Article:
It was interesting reading about Wallace’s view of Sarawak’s indigenous people in light of the trip I made to Kuching some months ago. Although I’m not entirely sure exactly which tribe Wallace is talking about (my guess would be the Bidayuh “Land Dayaks”) he portrays them as honest, simple people with great potential. He laments that they are cheated by the Malay and Chinese traders and is impressed with their social advancement and pleasant companionship. The faults he puts upon the “Dyaks” are that the men are idle while the women are allowed to slave like “beast[s] of burthen,” and concludes that the European example could be beneficial and not make the Dyaks “demoralized and finally exterminated, by contact with European civilization.”
Interestingly enough, Sarawak appears to have done just that: although it still embraces its natural heritage above all else, the White Rajah is shown to be a good part of their history. At the end of this past May, the Sarawak Museum in Kuching had an exhibit on the general history of Sarawak. There was an entire gallery dedicated to the White Rajahs and their lives, painting a positive picture of colonial rule that served to help the people of Sarawak.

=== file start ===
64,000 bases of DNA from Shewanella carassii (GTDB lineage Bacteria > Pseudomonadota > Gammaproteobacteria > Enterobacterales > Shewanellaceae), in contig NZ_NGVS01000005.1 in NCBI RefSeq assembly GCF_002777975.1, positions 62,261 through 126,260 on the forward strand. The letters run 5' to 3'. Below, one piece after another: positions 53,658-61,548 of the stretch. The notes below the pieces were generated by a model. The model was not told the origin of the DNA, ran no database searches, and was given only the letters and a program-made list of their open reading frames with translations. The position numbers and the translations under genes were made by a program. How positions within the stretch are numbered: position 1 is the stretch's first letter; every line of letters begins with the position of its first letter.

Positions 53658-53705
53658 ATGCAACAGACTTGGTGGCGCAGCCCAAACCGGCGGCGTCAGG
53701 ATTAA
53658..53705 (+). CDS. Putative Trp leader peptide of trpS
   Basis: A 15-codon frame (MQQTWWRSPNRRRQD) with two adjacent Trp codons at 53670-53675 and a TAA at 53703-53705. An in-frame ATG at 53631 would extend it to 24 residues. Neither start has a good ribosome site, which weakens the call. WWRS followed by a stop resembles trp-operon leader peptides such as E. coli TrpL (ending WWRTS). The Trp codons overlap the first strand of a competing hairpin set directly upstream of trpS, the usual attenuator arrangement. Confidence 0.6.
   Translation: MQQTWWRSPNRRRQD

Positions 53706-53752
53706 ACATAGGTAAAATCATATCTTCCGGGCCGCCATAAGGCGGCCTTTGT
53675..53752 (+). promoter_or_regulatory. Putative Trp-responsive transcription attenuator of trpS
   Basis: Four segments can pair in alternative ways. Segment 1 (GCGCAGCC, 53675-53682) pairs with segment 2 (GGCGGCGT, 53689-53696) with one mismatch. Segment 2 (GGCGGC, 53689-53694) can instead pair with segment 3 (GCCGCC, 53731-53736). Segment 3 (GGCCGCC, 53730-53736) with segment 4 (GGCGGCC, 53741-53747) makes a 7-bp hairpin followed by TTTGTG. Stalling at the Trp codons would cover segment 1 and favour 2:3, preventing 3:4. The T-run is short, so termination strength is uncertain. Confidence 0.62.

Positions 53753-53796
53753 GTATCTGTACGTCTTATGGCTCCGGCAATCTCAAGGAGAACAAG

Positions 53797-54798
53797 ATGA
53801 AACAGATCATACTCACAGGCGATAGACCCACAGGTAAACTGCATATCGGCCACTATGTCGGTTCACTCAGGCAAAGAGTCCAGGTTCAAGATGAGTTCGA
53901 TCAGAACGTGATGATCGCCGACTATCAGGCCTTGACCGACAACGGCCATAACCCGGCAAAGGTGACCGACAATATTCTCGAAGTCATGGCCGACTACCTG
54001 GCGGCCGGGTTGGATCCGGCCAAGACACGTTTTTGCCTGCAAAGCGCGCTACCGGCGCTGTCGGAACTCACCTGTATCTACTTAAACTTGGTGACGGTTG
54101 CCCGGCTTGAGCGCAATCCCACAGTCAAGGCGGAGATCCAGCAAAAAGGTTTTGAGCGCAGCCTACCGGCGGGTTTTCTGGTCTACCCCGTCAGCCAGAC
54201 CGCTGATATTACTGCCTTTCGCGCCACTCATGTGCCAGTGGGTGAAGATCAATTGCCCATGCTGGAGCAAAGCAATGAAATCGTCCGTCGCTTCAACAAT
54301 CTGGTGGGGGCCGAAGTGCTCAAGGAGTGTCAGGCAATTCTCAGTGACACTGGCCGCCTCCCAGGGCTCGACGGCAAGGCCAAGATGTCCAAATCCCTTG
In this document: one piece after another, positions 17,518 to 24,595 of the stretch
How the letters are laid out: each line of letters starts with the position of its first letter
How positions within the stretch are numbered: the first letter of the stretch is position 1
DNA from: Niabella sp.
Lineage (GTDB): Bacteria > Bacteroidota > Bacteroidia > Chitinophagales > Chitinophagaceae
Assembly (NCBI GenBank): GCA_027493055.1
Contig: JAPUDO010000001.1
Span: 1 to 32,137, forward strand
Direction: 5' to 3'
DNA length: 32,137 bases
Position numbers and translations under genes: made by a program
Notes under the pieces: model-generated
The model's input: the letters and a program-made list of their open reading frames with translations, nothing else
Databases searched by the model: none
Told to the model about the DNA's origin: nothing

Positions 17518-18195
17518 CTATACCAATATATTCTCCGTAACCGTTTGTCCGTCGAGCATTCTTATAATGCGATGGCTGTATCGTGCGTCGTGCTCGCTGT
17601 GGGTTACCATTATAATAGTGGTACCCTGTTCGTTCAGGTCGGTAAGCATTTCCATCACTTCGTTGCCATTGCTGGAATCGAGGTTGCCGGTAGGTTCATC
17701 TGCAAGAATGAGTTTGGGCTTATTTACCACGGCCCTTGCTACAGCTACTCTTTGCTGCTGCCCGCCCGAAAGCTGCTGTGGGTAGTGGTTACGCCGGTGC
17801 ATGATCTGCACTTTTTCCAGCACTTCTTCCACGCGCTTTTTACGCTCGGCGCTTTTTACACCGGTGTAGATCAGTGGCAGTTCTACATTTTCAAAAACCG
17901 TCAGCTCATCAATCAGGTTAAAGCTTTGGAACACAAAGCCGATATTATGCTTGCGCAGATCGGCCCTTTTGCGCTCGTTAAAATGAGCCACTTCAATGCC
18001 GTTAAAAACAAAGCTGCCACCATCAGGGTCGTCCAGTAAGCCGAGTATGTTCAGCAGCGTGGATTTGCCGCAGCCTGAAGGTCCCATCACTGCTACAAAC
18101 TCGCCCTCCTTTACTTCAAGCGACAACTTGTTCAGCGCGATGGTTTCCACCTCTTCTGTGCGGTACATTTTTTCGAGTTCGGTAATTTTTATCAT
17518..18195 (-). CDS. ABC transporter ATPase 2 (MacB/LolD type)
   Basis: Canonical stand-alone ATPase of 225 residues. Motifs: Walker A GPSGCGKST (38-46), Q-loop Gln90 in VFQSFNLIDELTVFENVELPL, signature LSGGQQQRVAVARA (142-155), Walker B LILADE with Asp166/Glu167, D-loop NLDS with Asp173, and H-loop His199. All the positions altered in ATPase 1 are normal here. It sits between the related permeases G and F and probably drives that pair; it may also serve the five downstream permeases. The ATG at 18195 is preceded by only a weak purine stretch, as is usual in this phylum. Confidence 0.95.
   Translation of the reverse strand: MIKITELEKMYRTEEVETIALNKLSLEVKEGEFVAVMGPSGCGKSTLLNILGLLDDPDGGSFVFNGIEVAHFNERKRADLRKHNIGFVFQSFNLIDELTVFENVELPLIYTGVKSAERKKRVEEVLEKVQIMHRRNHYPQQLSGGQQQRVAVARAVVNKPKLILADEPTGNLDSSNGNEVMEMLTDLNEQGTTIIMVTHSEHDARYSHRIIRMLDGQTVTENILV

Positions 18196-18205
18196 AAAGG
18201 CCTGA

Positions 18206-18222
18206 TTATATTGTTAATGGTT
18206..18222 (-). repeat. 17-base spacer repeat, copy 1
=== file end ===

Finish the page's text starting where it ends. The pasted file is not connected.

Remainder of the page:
Included in this are the indigenous people of Sarawak; contrary to Wallace’s attempted hierarchy of the people of the area, Sarawak appears to embrace all aspects of its heritage equally, including the colonial rulers.
At least from my own observations, Wallace’s optimism seems to have come true to a certain extent: European influence may have been a beneficial force on the people of Sarawak. They certainly seem to hold the same opinion of Sir James Brooke as Wallace.